Now we’re getting somewhere! So they are sharing information, but only conditionally. We’ve found our three bits, but that’s still too much – the entire distribution only has two bits of information. We’re missing one more piece.

Multivariate Mutual Information

Multivariate mutual information is implemented in the most natural way as the Co-Information . In a nutshell, it is the amount of information shared among all of the variables – in an analog to set theory, it is \bigcup X_i – so if even one of the variables therein is completely independent of all others the multivariate mutual information will be zero.

I(X_1; X_2;\ldots;X_n) = -\sum_{T\subseteq \{1,2,\ldots,n\}} (-1)^{|T|}H(T)

Let’s look at the RRXOR example one last time:

>>> rrxor.mutual_information([0], [1], [2])

And there it is!

Further information about the coinformation can be found in [bell2003].

Interaction Information

Interaction Information is another form of the multivariate mutual information, and is very similar to the coinformation, but defined in a slightly different manner which results in a sign change when the number of variables is odd.

II(X_1; X_2; \ldots; X_n) = -\sum_{T\subseteq \{1,2,\ldots,n\}}
(-1)^{n-|T|}H(T) = (-1)^{n} I(X_1; X_2;\ldots;X_n)

So for example, the interaction information for the RRXOR process has the opposite sign compared to the coinformation:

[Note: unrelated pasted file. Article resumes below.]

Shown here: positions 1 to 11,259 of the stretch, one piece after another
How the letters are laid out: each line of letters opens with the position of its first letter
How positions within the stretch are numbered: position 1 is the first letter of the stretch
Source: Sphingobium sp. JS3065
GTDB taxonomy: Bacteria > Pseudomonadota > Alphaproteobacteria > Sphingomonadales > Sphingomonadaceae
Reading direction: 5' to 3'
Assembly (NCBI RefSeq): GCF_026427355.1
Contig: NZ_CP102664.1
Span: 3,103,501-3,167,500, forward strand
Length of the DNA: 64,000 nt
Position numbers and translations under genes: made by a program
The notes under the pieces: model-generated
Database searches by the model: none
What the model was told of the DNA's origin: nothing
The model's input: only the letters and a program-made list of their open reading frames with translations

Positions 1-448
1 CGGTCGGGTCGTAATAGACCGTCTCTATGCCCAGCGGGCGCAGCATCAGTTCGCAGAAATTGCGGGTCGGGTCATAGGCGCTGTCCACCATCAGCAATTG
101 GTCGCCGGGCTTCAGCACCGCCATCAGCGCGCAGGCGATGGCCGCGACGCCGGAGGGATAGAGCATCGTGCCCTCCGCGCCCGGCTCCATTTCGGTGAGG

>>> rrxor.interaction_information([0], [1], [2])

Further information about the interaction information can be found in [jakulin2004].

Total Correlation

Total Correlation, also known as the multiinformation is any and all redundancy contained in a set of variables. It is equal to the sum of all pairwise mutual informations, plus all three-way mutual informations, plus all four-way mutual informations...

C(X_1; X_2; \ldots; X_n) = \sum[H(X_i)] - H(X_1, X_2, \ldots, X_n)

Again looking at the RRXOR distribution:

>>> rrxor.total_correlation([0], [1], [2])

Further information about the total correlation can be found in [wanatabe1960].

Binding Information

The binding information is similar to the Total Correlation, except that it does not count higher-level mutual informations multiple times:

B(X_1; X_2; \ldots; X_n) = H(X_1, X_2, \ldots, X_n) - \sum_{t \in 1 \ldots
n} H(X_t | X_{1 \ldots n - t})

Looking at the RRXOR distribution:

>>> rrxor.binding_information()

In Summary

To sum up what we’ve learned about the RRXOR distribution, we can utilize a special plotting method in cmpy.infotheory.plotting:

>>> from cmpy.infotheory.plotting import plot_3i
>>> plot_3i(rrxor)